Monday, November 11, 2013
New Post: “Veteran’s Day, Military Service - The Appeal and The Turn-Off”
First off, we love your commitment,
to our freedom through your service,
the willingness to put yourself in harm’s way,
for our benefit at your sacrifice.
We also recognize the pain your families face;
at being separated from you,
the fear of risk to your harm,
and the stress of living with your loss afterward.
It is hard to comprehend the dedication it takes,
to daily give up your own freedom and pleasure,
to protect and serve those who have not asked,
but which you give - voluntarily.
So what is the appeal?
What makes someone “want” to serve in the military?
Is it the uniforms?
They can be sharp-looking,
and if you have never owned “nice” clothes,
these may be the best you come to possess.
But alas, no, it is not the clothes.
Is it for the paycheck?
Sure, if you have no job, then the steady money can be nice.
And job security is fairly guaranteed.
But after a few years, we all learn
there can be more income earned as a civilian.
Is it for the pride?
The honor associated with being part of this “group”??
Is it to be a part of the stories we have heard?
A desire to become a hero to others in history?
Is it for excitement?
Constantly facing with challenges too big for us to face alone?
Whatever the reason, it comes at a cost…
the high-price may seem like it is only paid in times of ‘war’,
but in truth there are physical is mental stress,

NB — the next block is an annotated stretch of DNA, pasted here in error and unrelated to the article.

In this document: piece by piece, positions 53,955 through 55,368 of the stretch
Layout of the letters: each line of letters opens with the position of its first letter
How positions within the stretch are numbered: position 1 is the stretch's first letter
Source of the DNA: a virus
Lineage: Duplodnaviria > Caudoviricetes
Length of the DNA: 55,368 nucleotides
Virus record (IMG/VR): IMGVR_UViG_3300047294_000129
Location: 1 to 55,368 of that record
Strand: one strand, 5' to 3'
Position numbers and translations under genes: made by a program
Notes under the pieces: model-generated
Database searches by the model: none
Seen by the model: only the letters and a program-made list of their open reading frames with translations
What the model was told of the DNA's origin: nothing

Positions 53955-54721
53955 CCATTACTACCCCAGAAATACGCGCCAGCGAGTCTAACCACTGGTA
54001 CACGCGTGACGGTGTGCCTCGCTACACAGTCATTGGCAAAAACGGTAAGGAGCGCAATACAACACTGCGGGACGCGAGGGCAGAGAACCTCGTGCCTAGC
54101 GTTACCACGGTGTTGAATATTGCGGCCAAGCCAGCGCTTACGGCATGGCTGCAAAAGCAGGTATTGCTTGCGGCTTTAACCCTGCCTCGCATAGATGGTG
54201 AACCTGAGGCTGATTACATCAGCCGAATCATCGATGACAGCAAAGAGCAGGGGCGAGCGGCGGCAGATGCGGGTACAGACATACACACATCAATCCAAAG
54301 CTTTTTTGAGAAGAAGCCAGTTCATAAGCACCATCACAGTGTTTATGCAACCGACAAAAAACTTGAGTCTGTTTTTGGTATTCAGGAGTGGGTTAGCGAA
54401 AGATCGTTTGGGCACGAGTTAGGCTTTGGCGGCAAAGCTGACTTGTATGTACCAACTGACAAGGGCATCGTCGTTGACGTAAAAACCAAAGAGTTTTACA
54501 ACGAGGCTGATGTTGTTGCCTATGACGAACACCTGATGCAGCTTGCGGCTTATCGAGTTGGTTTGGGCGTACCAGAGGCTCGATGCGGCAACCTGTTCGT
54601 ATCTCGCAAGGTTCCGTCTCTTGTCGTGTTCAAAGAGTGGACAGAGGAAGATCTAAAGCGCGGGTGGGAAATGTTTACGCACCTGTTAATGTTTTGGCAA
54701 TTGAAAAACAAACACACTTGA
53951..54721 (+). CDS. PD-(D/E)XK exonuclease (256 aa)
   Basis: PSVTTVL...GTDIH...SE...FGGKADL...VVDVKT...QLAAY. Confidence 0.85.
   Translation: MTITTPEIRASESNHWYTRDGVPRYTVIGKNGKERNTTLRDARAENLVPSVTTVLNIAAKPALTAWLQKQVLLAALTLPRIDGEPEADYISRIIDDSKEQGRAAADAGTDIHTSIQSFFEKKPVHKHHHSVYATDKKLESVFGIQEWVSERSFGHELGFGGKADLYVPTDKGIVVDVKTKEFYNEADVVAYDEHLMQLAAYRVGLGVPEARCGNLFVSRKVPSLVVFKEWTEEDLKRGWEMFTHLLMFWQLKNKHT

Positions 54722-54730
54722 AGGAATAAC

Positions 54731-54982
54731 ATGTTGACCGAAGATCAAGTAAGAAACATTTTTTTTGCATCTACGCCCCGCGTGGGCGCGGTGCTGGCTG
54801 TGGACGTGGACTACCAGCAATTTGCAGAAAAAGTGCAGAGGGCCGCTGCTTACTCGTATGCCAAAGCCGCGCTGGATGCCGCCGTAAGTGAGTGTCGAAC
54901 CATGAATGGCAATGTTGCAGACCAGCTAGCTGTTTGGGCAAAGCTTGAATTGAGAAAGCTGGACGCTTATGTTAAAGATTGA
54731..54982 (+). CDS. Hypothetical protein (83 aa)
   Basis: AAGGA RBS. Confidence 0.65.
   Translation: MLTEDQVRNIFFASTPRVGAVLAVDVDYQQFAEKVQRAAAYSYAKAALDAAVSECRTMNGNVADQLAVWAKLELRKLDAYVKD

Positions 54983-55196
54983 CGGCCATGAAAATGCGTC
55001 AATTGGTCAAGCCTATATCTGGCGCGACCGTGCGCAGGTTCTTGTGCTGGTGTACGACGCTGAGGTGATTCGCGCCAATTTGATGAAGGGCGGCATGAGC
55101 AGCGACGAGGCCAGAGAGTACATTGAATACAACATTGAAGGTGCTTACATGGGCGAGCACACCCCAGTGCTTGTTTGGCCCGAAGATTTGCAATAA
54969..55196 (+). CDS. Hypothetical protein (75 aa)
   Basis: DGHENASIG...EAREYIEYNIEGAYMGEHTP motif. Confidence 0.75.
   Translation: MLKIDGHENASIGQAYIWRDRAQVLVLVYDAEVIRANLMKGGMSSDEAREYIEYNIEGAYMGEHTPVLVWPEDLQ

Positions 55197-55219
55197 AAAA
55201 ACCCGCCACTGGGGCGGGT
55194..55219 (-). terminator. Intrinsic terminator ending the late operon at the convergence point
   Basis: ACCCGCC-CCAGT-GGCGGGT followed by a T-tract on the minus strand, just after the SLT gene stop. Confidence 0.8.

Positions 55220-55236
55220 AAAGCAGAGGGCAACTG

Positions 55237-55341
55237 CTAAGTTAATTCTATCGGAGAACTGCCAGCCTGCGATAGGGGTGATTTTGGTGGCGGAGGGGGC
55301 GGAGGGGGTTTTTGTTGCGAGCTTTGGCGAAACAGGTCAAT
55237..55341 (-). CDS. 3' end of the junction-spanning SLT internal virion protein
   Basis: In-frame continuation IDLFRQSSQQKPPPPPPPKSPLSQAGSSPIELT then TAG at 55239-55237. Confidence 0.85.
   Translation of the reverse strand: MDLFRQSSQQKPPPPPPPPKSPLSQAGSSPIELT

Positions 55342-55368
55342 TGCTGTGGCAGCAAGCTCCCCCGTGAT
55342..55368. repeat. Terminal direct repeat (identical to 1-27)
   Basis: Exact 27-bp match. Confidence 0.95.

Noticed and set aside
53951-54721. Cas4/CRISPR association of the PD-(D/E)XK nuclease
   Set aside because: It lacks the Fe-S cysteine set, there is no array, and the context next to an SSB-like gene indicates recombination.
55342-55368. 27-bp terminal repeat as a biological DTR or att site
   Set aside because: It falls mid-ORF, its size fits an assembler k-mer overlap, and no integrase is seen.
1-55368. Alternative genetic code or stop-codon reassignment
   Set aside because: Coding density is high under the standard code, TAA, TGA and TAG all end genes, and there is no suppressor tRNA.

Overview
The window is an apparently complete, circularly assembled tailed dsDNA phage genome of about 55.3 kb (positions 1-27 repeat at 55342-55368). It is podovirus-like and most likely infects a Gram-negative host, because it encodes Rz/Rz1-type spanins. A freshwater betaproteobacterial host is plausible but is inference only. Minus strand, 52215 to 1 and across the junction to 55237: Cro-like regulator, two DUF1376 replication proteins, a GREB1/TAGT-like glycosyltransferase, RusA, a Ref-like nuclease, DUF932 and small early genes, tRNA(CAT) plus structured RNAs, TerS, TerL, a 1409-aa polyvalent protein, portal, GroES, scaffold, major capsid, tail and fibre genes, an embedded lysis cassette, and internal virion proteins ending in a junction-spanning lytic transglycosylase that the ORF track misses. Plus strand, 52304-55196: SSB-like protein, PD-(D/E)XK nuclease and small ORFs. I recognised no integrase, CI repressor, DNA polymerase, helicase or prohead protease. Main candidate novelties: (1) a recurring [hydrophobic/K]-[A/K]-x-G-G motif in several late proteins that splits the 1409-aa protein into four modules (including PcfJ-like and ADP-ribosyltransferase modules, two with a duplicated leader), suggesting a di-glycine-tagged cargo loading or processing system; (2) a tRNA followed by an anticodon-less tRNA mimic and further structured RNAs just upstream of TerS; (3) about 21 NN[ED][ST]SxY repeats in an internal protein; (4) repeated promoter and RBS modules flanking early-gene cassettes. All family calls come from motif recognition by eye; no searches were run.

not faced in any other setting we may experience:
Nights without sleep.
Potential risk of harm, even during training.
The yelling and intensity of boot-camp.
A lack of freedom.
Having every decision made for you.
Yet, realizing that other people’s lives are in your hands.
Plus other small ‘civilities’:
Missing birthdays, holidays, and vacations.
Being “In-Country” when your team wins the championship.
Missing your child’s first steps.
The opportunity to vote in an election.
New movies we never hear about.
And then there is the “Stigma”:
People will be glad you are committed to their protection,
and in the next breath question your humanity
for accepting “orders” they disagree with…
especially for the decision to let some people suffer and die,
so that others might go on living.
It is a ‘two-faced’ society that celebrates your bravery,
but rejects the structure of an institution
because it seems too rigid and unbending.
And at the end of the day,
you may be yelled at and called names,
until we learn that it matters not what the public thinks.
Then we decide that what we stand for
is the man and woman beside us,
serving our nation together,
even if the rest never can be honestly grateful
or truly understand what we go through.
Veteran’s day is for one another,
and I thank my fellow service men and women,for all you have gone through.